One of the oldest life forms on Earth, spirulina is a blue-green microalgae that helped produce the oxygen in our atmosphere billions of years ago so that other life forms could appear. The original 'superfood,' spirulina is so nutrient dense that you could survive on it and water alone.
Hundreds of studies have confirmed spirulina's powerhouse status. It has 60-70% complete protein, meaning it has all 8 essential amino acids and 10 non-essential ones that support good health. That's more protein than beef, chicken or soybeans.
According to Balch, it contains concentrations of nutrients "unlike any other single grain, herb, or plant." Some of its other valuable components include: gamma-linolenic acid (GLA), linoleic acid, arachidonic acid, vitamin B12, iron, nucleic acids RNA & DNA, chlorophyll and phycocyanin, which is found only in blue-green algae and has been shown to increase survival rates in mice with liver cancer (Balch).
Spirulina is highly digestible, protects the immune system, aids in mineral absorption and reduces cholesterol. Originally from warm alkaline lakes in Africa and Central and South America, spirulina was consumed by Aborigines of those places (including the Aztecs) for centuries, verifying its safety and healthful effects on the body.
Why take it?
In his book Eat to Live, Dr. Joel Fuhrman talks about the importance of eating nutrient-rich foods to maintain healthy weight, avoid or correct chronic and degenerative disease and maximize longevity. Spirulina is perhaps the most nutritious food source known to humans and has been used all over the world for centuries for both its nutritional density and its medicinal qualities.
Spirulina is a source of vitality and life energy. Consumers of spirulina usually notice an increase in energy and overall health. It supplies nutrients needed to cleanse and heal while providing protection from all kinds of cancers as well as multiple viruses including influenza, herpes, mumps, measles and AIDS.
It's common knowledge that we should all eat fish for the omega fatty acid content. Where do fish get their high omega content? Blue-green algae like spirulina. Omegas are essential in fighting heart disease, reducing arthritis, osteoporosis, diabetes, and depression as well as lowering bad cholesterol. The high content of vitamin B12 makes it excellent for the development of healthy nerve tissue and the metabolism of every cell in the body. This means spirulina helps with nerve damage and diseases such as fibromyalgia. Spirulina is also known for its high content of beta carotene, which is converted into vitamin A, an essential nutrient needed for healthy immunity, teeth, bones, mucous membranes, skin and eyes.
Spirulina also contains all the other B vitamins, vitamin D, vitamin K, vitamin E, calcium, chromium, copper, iodine, magnesium, phosphorus, potassium, selenium and zinc. It has various antioxidants, phytonutrients and carotenoids. It protects the brain and detoxifies the liver and kidneys. It balances pH to reduce inflammation, the root of much disease. It balances the immune system, including calming an overactive one, which is significant because overactive (or inflamed) immune systems are responsible for autoimmune diseases. These usually have their root in poor nutrition and digestion, which spirulina also helps correct.
Its superfood status means spirulina has many more benefits. It increases antioxidant protection, fights free radicals, fights the aging process, curbs appetite and promotes weight loss, supports health cardiovascular function, improves the digestion process and gastrointestinal health, creates beneficial flora in the digestive tract and makes the body produce more red and white blood cells which kill germs and viruses.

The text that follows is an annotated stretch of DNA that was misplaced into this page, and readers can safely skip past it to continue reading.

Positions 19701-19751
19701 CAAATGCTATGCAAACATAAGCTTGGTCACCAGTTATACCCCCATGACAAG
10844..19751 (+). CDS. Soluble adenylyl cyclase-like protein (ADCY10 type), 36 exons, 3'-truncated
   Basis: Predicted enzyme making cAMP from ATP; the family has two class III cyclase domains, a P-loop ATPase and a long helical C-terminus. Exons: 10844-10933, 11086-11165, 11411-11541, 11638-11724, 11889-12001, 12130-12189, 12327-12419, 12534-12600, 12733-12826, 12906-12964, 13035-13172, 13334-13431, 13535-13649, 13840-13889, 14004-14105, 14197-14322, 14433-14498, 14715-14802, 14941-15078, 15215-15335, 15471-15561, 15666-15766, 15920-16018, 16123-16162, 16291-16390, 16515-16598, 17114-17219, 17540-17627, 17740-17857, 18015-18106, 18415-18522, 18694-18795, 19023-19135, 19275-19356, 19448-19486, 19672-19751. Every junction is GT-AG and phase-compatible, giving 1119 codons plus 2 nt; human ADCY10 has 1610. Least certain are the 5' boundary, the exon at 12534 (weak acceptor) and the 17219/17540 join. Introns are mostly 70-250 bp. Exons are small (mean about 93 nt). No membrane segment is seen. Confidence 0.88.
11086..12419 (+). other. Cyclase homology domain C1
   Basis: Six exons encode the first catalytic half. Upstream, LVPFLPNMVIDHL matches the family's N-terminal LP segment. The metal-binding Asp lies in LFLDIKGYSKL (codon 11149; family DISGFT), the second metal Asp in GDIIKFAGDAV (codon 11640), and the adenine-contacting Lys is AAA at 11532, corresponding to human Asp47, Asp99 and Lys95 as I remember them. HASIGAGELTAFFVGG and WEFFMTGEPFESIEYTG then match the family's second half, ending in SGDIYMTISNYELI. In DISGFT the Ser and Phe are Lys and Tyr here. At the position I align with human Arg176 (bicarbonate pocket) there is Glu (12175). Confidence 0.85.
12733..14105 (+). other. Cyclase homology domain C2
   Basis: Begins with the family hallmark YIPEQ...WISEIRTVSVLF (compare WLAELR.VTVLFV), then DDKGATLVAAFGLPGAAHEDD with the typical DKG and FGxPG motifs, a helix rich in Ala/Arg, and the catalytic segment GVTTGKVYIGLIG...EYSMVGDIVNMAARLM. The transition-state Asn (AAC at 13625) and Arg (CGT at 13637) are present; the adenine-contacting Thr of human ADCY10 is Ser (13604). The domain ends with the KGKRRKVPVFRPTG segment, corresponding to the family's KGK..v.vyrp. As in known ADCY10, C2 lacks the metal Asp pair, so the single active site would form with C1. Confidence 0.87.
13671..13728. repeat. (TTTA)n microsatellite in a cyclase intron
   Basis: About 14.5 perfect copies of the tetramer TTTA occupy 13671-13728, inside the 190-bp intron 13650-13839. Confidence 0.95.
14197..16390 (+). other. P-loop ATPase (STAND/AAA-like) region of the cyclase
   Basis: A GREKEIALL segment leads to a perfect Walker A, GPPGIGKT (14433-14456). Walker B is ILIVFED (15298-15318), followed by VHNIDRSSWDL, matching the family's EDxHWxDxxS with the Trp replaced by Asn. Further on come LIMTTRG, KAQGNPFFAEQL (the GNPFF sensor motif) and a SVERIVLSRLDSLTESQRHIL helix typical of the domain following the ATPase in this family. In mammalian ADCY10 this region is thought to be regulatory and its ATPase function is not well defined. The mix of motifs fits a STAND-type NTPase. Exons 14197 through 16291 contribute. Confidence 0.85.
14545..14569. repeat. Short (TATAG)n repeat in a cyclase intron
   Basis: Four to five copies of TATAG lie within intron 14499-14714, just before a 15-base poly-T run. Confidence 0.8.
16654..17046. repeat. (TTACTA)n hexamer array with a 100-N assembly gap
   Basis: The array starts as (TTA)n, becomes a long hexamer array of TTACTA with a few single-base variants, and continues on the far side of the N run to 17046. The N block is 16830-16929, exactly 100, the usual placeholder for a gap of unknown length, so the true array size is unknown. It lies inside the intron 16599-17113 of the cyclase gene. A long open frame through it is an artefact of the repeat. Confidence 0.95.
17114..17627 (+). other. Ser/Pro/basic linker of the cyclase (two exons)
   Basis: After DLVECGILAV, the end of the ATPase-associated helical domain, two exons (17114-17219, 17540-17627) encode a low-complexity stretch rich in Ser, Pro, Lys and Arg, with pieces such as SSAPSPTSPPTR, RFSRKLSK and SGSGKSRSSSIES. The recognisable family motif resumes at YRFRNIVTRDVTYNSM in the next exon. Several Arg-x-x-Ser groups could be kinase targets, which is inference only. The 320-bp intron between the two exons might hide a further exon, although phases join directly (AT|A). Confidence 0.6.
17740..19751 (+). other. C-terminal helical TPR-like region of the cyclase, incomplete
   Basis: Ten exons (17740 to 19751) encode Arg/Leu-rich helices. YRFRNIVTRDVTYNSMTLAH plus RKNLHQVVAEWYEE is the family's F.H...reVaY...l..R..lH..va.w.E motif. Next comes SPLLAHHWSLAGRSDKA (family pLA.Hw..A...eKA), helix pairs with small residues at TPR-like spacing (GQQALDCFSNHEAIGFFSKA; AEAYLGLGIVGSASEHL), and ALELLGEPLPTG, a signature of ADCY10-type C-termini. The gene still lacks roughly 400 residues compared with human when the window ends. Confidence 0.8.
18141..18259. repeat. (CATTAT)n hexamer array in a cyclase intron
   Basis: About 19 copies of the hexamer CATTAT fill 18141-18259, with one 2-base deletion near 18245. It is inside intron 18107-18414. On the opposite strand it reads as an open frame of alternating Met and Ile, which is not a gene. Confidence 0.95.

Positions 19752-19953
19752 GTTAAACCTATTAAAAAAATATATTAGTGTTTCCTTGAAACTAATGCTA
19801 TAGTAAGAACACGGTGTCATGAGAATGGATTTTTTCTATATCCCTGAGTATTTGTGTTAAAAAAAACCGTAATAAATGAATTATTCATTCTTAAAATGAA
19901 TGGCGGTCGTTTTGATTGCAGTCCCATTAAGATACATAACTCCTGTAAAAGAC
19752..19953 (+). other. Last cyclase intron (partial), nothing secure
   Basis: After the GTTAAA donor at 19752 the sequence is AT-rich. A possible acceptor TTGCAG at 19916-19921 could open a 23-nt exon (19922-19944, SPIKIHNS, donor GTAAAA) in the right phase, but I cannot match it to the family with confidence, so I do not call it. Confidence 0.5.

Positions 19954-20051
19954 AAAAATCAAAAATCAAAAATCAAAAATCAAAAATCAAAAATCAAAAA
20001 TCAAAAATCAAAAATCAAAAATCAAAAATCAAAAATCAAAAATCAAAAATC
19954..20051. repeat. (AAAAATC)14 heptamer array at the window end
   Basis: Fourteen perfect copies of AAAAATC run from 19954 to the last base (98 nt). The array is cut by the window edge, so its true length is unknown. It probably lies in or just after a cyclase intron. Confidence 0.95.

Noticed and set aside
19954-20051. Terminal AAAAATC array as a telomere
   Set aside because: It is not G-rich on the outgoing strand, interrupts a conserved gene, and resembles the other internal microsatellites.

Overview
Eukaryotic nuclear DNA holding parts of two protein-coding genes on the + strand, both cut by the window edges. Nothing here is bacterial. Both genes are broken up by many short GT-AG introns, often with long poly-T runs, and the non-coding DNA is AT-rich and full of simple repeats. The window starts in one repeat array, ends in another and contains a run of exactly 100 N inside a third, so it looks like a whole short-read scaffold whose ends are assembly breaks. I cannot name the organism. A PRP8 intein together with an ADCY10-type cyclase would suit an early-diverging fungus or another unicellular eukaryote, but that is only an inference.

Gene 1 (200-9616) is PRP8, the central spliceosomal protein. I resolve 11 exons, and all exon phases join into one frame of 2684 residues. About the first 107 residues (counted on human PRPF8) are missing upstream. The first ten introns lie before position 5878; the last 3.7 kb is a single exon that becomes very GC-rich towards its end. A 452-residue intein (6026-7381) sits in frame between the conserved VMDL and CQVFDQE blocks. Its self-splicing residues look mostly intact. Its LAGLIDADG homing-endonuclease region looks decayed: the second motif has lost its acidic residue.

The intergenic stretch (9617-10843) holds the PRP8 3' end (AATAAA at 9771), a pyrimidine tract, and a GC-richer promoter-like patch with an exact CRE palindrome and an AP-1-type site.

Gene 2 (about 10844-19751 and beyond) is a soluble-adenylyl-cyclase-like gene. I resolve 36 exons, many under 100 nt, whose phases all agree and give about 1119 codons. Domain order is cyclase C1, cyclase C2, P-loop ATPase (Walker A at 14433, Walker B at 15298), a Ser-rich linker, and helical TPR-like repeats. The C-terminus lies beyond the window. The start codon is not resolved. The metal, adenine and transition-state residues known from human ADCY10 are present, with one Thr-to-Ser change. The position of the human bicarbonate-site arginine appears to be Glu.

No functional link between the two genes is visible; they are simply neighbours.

Spirulina's antimicrobial effects help control the growth of pathogenic bacteria and yeasts. The chlorophyl means it is a blood cleanser. It also oxygenates the blood. Polysaccharides improve the functionality of bone marrow, thymus, and spleen cells.
Spirulina is good for the skin too: it improves age spots, eczema, acne and rashes. It's good for the eyes as well, helping with glaucoma, cataracts and poor vision. Studies have shown that spirulina improves allergies and respiratory function and enhances exercise performance.
Balch says taking spirulina between meals is beneficial for hypoglycemics because the high protein content stabilizes blood sugar levels.
How to get it in your diet
Spirulina is named for the spiraling shape it makes as it grows. It grows best in warm, fresh water lakes, but is also found in saltwater and natural springs. It is what gives bodies of water their dark green color.
It is harvested and turned into a thick paste, dried, and packed into powder or flakes to be turned into tablets or capsules. It is highly digestible and does not have the tough cell wall that others algae have. Most find the taste unpleasant. You can get flakes to add to food or smoothies, but most prefer to take it as a supplement, in pill form.
Other things you should know
Spirulina is one of the main go-to foods for protection from harmful radiation. It protects the organs and helps detoxify the radiation out of the body. It was used to treat the children of Chernobyl.
Spirulina has no side effects; it is very safe. It does contain iodine, to which some may be allergic. If you haven't detoxed in awhile, add it to your regime slowly or you may experience the ill effects of detoxing. Some of it is wild harvested and tested for safety and purity while other is farmed to control environmental contaminates.
Research the brand you choose or ask a qualified supplement consultant at a health food store. It is inexpensive, easy to find and it stores well. It is a great addition to your diet (as well as your disaster kit) so stock up!
Source: Natural News
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